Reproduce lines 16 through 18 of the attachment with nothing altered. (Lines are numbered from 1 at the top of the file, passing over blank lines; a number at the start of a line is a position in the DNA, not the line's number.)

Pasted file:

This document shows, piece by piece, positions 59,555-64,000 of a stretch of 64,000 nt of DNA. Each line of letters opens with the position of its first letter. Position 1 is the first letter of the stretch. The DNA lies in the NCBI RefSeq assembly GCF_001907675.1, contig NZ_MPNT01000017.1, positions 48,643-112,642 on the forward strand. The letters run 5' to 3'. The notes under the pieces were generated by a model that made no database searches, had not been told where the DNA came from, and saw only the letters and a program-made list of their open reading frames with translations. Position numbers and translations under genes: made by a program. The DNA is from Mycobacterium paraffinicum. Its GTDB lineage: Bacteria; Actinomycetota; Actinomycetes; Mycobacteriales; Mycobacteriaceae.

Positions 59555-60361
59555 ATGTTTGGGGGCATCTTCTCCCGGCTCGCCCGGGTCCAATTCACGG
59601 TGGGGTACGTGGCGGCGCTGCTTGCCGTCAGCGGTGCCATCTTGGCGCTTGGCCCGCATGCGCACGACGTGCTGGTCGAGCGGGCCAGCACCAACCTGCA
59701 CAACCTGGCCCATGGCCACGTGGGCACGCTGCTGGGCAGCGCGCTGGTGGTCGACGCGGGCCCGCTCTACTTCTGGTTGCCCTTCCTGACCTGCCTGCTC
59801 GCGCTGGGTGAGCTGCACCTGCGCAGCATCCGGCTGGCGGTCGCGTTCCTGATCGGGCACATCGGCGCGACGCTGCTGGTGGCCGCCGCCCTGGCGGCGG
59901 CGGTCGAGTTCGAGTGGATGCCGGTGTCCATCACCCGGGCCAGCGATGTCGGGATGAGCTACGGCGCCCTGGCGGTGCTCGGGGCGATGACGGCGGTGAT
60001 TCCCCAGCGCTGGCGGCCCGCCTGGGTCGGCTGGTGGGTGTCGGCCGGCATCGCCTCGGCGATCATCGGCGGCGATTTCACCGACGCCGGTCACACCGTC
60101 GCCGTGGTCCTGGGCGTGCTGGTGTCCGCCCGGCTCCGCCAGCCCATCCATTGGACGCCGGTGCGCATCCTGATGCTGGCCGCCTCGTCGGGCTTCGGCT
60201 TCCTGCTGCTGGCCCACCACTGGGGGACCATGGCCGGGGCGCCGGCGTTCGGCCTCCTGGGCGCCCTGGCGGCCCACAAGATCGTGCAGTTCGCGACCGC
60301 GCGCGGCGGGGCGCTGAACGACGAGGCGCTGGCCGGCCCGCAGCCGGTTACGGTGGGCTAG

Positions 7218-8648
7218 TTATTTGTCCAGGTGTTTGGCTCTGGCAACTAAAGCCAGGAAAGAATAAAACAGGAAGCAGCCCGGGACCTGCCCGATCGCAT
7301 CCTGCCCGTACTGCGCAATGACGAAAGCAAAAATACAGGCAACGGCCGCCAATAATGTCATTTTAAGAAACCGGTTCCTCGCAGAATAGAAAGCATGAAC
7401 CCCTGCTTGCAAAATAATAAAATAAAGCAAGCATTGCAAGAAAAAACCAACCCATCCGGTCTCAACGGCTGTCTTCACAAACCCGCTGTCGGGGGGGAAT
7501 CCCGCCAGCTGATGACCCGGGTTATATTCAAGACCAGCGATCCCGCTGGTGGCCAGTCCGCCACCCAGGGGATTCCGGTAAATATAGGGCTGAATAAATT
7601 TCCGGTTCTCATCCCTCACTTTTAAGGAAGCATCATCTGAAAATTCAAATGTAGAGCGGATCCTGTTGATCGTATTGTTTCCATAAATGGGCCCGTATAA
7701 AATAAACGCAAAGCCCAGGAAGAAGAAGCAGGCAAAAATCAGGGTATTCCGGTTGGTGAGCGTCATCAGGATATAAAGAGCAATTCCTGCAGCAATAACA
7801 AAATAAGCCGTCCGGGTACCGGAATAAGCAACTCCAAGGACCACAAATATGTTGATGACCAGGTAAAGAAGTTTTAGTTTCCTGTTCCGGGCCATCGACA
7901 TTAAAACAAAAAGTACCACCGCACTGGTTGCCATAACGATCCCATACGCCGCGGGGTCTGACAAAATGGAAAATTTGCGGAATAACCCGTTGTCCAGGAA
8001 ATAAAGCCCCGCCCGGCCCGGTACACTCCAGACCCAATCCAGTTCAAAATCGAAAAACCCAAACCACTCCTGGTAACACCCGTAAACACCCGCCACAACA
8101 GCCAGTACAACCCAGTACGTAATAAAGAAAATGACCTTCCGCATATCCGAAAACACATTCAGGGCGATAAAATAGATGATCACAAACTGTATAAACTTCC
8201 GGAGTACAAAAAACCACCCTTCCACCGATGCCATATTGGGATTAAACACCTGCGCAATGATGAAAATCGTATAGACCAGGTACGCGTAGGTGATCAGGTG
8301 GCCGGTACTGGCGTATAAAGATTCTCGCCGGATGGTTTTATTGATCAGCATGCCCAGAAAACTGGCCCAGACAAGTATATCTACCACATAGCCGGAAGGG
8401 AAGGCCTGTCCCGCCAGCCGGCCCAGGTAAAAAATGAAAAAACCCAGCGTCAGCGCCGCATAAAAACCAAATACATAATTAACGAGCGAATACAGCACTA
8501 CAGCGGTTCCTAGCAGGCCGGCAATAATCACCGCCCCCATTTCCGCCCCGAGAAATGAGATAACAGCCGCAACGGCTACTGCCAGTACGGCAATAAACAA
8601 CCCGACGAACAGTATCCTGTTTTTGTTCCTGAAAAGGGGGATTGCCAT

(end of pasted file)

7501 CCCGCCAGCTGATGACCCGGGTTATATTCAAGACCAGCGATCCCGCTGGTGGCCAGTCCGCCACCCAGGGGATTCCGGTAAATATAGGGCTGAATAAATT
7601 TCCGGTTCTCATCCCTCACTTTTAAGGAAGCATCATCTGAAAATTCAAATGTAGAGCGGATCCTGTTGATCGTATTGTTTCCATAAATGGGCCCGTATAA
7701 AATAAACGCAAAGCCCAGGAAGAAGAAGCAGGCAAAAATCAGGGTATTCCGGTTGGTGAGCGTCATCAGGATATAAAGAGCAATTCCTGCAGCAATAACA